Net Neutrality Repeal: What Does it Mean for Marketing?

Net Neutrality After the Net Neutrality repeal on December 14, Internet marketers and the companies they work with are asking a lot of questions.

What is Net Neutrality?

Wikipedia defines Net Neutrality as the principle that Internet service providers must treat all data on the Internet the same, and not discriminate or charge differently by user, content, website, platform, application, type of attached equipment, or method of communication.[4] For instance, under these principles, Internet service providers are unable to intentionally block, slow down or charge money for specific websites and online content.”

Back in 2012, Netflix started having issues with providing dependable service to their customers. Why? The content Netflix wanted to deliver to its customers was putting a strain on the Internet service providers’ (ISPs) bandwidth, so the ISPs, such as Comcast, started to slow loading speeds and reduce video quality on the Netflix site. Netflix tried to find other routes for providing high-speed video to all their customers, and this just made Comcast more upset. The bickering lasted until Netflix was ultimately forced to pay Comcast in order to deliver services to their customers. The graph below makes it apparent when that deal was met.

Comcast video quality graph

The Netflix/Comcast deal raised a red flag for the Obama administration. To avoid the consequences that could arise by not regulating ISPs, like an end to the free market online and repression of freedom of speech and press, Net Neutrality was enacted in 2015. Sounds like a great idea, right? It worked well for two years, until, under a new administration and FCC director, the Net Neutrality rules were repealed by a 3/2 vote split along party lines.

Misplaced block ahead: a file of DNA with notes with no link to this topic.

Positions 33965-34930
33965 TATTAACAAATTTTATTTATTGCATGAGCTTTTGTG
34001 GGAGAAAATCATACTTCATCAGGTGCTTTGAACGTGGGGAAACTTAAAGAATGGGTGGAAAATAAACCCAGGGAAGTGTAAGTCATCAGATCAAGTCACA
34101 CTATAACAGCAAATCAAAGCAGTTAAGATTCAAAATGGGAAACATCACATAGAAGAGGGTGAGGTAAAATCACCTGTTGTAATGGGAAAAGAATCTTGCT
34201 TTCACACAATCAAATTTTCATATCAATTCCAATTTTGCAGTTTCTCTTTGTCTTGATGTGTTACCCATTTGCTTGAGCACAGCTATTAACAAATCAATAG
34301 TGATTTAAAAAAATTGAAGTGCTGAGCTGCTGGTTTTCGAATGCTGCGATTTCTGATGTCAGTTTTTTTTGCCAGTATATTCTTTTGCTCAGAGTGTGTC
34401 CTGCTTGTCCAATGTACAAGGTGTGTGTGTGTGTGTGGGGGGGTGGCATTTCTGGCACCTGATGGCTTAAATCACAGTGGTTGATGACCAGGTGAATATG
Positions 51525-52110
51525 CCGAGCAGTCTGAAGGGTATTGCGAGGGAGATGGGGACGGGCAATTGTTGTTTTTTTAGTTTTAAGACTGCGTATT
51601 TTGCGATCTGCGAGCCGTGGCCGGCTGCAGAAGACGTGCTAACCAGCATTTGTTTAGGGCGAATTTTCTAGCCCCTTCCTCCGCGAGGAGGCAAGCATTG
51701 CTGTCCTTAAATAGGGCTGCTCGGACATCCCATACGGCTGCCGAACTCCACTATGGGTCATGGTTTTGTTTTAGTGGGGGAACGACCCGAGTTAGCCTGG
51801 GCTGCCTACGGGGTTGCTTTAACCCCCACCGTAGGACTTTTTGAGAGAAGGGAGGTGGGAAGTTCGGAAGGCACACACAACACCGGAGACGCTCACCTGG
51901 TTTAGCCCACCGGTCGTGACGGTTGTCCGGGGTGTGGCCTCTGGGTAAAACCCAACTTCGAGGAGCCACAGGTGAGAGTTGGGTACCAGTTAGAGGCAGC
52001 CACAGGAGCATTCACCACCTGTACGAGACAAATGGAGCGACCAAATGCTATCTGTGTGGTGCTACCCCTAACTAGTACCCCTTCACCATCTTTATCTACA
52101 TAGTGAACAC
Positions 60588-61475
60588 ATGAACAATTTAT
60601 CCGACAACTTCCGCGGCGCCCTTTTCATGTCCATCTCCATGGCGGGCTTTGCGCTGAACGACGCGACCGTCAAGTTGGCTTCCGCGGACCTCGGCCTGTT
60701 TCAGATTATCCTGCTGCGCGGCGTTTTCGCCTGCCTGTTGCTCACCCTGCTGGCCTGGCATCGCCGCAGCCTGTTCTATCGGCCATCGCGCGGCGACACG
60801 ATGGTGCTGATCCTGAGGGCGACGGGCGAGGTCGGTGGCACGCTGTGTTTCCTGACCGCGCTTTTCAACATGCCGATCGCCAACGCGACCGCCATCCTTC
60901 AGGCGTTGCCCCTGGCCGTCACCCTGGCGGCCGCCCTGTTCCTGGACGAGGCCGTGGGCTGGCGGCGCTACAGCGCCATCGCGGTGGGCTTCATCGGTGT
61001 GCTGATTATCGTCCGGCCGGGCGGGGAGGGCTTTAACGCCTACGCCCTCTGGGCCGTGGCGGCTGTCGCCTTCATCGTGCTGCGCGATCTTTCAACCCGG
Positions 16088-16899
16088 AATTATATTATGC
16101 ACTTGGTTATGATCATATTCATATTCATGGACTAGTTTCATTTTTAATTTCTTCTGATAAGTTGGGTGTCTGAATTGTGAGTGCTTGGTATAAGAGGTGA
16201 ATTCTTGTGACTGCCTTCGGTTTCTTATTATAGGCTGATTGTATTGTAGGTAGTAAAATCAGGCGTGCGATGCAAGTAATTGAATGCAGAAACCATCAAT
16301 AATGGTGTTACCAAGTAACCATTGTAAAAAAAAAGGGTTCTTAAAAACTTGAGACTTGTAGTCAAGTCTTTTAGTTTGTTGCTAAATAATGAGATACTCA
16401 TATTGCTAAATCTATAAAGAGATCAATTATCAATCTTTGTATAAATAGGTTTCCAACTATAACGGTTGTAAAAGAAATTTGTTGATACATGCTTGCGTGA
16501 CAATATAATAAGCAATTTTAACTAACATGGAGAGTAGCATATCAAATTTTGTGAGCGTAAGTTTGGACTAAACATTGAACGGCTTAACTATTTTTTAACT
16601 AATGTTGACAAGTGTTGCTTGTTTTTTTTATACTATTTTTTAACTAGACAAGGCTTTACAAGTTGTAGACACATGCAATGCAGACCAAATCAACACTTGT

So what does this mean? Let’s take a first look at what change we can expect to see.

How does the repeal of Net Neutrality affect online businesses?

Under Net Neutrality rules, anyone could build a website and shake up industries with new, innovative ideas. You didn’t need to be a Fortune 500 company in order to be found online or compete in the marketplace. With the repeal, small businesses and start-ups that rely on the open Internet to launch their businesses may never get off the ground. The major players in the industry will be paying ISPs to make sure their content is seen the quickest, which will squash the voices of the little guys.

How does the repeal of Net Neutrality affect consumers?

The most concerning potential outcome of the repeal of Net Neutrality is that consumers will have to start paying premiums to their ISPs to access the web in the same way they do today. It’s speculated that ISPs could adopt a tier system that allows users to access only certain parts of the Internet, depending on the tier they purchase. The system could very well end up looking similar to the way this Portugal-based ISP charges their customers. This would make the Internet a place of privilege instead of the open-for-everyone world it was meant to be.

Portugal ISP

How does the repeal of Net Neutrality affect digital marketers?

With Net Neutrality in place, new websites were technically on the same playing field as Microsoft or Amazon. A brand new site would get the same access to ISPs that the big brands got, which meant pure competition in the marketplace. This competition led to the need for digital marketers, specifically those who specialize in search engine optimization (SEO). But if the big brands can just pay for their sites to load faster than their competition’s, or for consumers on a certain ISP (and not others) to have access to specific content, the need for or capacity to hire those working in SEO will be severely reduced. Brands will take the budgets once spent on SEO and digital marketing and pay it directly to the ISP for speed and visibility.

What can you still do?

Congress has the power to reverse the FCC’s vote. Urge your lawmakers to use a “resolution of disapproval” to overturn the FCC’s decision to dismantle the Net Neutrality rules.